keywords = "Glucose analogue inhibitors, Glycogen phosphorylase, Glycogen synthase, Zucker diabetic fatty rat",
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T1 - Effect of glucopyranosylidene-spiro-thiohydantoin on glycogen metabolism in liver tissues of streptozotocin-induced and obese diabetic rats

AU - Docsa, T.

AU - Czifrák, K.

AU - Hüse, Csaba

AU - Somsák, L.

AU - Gergely, P.

PY - 2011/5

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N2 - The major role of liver glycogen is to supply glucose to the circulation in order to maintain normal blood glucose levels. In the muscle and liver, the accumulation and breakdown of glycogen are regulated by the reciprocal activities of glycogen phosphorylase and glycogen synthase. Glycogen phosphorylase catalyses the key step of glycogen degradation and its activity is inhibited by glucose and its analogues. Thus, any readily accessible inhibitor of glycogen phosphorylase may serve as a potential therapy for non-insulin-dependent or type 2 diabetes. Hepatic glycogen phosphorylase has been identified as a novel target for drugs that control blood glucose concentration. Glucopyranosylidene-spiro-thiohydantoin (TH) was found to be one of the most potent glucose derivates, inhibiting the catalytic activity of both muscle and liver glycogen phosphorylase. Here, we demonstrated the co-ordinated regulation of glycogen phosphorylase and synthase by 50 μM TH in liver extracts of Wistar rats, resulting in the activation of synthase by a shortening of the latency compared to control animals. TH was also effective in lowering blood glucose levels and restoring hepatic glycogen content in streptozotocin-induced diabetic rats. Furthermore, intravenous administration of TH to Zucker diabetic fatty rats significantly decreased hepatic glycogen phosphorylase a levels, and the activation of synthase was initiated without any delay.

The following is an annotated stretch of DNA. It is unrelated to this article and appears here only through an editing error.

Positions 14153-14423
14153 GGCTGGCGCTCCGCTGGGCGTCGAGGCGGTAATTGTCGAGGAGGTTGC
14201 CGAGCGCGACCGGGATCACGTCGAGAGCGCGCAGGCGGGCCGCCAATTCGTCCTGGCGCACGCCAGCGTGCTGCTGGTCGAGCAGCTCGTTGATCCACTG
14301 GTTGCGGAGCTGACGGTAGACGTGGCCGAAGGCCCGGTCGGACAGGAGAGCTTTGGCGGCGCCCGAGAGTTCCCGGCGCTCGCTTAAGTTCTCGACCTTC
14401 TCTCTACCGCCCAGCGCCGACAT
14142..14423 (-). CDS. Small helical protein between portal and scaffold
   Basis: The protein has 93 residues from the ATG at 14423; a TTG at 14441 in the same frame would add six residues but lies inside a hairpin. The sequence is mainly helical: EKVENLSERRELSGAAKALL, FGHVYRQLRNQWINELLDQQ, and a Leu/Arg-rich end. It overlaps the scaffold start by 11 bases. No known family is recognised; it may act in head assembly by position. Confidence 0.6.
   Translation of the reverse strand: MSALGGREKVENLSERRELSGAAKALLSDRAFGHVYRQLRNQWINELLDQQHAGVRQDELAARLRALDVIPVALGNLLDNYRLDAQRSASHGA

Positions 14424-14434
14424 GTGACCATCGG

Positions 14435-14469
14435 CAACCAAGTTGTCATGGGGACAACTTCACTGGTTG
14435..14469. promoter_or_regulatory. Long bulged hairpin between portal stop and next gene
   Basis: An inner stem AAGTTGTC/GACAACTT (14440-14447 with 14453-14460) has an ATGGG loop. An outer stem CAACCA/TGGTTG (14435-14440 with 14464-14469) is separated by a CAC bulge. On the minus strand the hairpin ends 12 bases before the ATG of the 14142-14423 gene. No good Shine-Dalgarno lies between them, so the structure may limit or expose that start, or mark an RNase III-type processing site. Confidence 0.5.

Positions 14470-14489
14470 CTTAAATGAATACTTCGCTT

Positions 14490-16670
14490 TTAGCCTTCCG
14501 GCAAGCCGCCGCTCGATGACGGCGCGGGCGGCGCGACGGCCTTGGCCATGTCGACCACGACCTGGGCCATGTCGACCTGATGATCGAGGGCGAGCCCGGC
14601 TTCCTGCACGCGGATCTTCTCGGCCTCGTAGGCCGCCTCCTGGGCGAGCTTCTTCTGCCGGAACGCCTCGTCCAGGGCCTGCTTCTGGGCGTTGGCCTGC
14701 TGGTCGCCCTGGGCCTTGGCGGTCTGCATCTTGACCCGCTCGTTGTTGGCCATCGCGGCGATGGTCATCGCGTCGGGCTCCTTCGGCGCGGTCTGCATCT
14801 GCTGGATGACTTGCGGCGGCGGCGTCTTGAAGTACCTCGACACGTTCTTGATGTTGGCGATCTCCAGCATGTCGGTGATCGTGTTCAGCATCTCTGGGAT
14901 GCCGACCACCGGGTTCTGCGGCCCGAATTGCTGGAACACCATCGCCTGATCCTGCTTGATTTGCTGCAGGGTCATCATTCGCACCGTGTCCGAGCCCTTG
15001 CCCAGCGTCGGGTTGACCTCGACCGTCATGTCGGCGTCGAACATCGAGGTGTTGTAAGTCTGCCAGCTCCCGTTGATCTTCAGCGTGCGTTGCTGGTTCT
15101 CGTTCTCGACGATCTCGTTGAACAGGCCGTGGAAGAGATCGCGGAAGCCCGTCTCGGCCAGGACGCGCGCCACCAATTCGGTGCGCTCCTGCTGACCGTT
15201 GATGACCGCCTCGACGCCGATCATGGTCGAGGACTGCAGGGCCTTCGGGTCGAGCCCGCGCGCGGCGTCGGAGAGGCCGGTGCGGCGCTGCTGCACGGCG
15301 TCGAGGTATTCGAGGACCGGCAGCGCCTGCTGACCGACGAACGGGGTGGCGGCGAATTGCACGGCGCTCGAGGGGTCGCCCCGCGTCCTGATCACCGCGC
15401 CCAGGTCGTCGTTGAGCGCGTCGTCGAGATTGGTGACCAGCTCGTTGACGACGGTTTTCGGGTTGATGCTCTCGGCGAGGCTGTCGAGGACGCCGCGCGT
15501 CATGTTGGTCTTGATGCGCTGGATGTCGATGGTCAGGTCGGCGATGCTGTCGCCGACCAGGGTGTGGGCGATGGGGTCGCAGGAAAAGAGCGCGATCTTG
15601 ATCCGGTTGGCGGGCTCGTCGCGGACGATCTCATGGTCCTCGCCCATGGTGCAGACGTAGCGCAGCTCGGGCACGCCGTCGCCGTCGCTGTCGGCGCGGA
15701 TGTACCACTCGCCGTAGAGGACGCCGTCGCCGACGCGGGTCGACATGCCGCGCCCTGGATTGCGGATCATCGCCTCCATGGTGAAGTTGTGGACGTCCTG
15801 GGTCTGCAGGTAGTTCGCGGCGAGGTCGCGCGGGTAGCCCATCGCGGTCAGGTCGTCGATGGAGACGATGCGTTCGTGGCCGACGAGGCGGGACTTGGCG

AB - The major role of liver glycogen is to supply glucose to the circulation in order to maintain normal blood glucose levels. In the muscle and liver, the accumulation and breakdown of glycogen are regulated by the reciprocal activities of glycogen phosphorylase and glycogen synthase. Glycogen phosphorylase catalyses the key step of glycogen degradation and its activity is inhibited by glucose and its analogues. Thus, any readily accessible inhibitor of glycogen phosphorylase may serve as a potential therapy for non-insulin-dependent or type 2 diabetes. Hepatic glycogen phosphorylase has been identified as a novel target for drugs that control blood glucose concentration. Glucopyranosylidene-spiro-thiohydantoin (TH) was found to be one of the most potent glucose derivates, inhibiting the catalytic activity of both muscle and liver glycogen phosphorylase. Here, we demonstrated the co-ordinated regulation of glycogen phosphorylase and synthase by 50 μM TH in liver extracts of Wistar rats, resulting in the activation of synthase by a shortening of the latency compared to control animals. TH was also effective in lowering blood glucose levels and restoring hepatic glycogen content in streptozotocin-induced diabetic rats. Furthermore, intravenous administration of TH to Zucker diabetic fatty rats significantly decreased hepatic glycogen phosphorylase a levels, and the activation of synthase was initiated without any delay.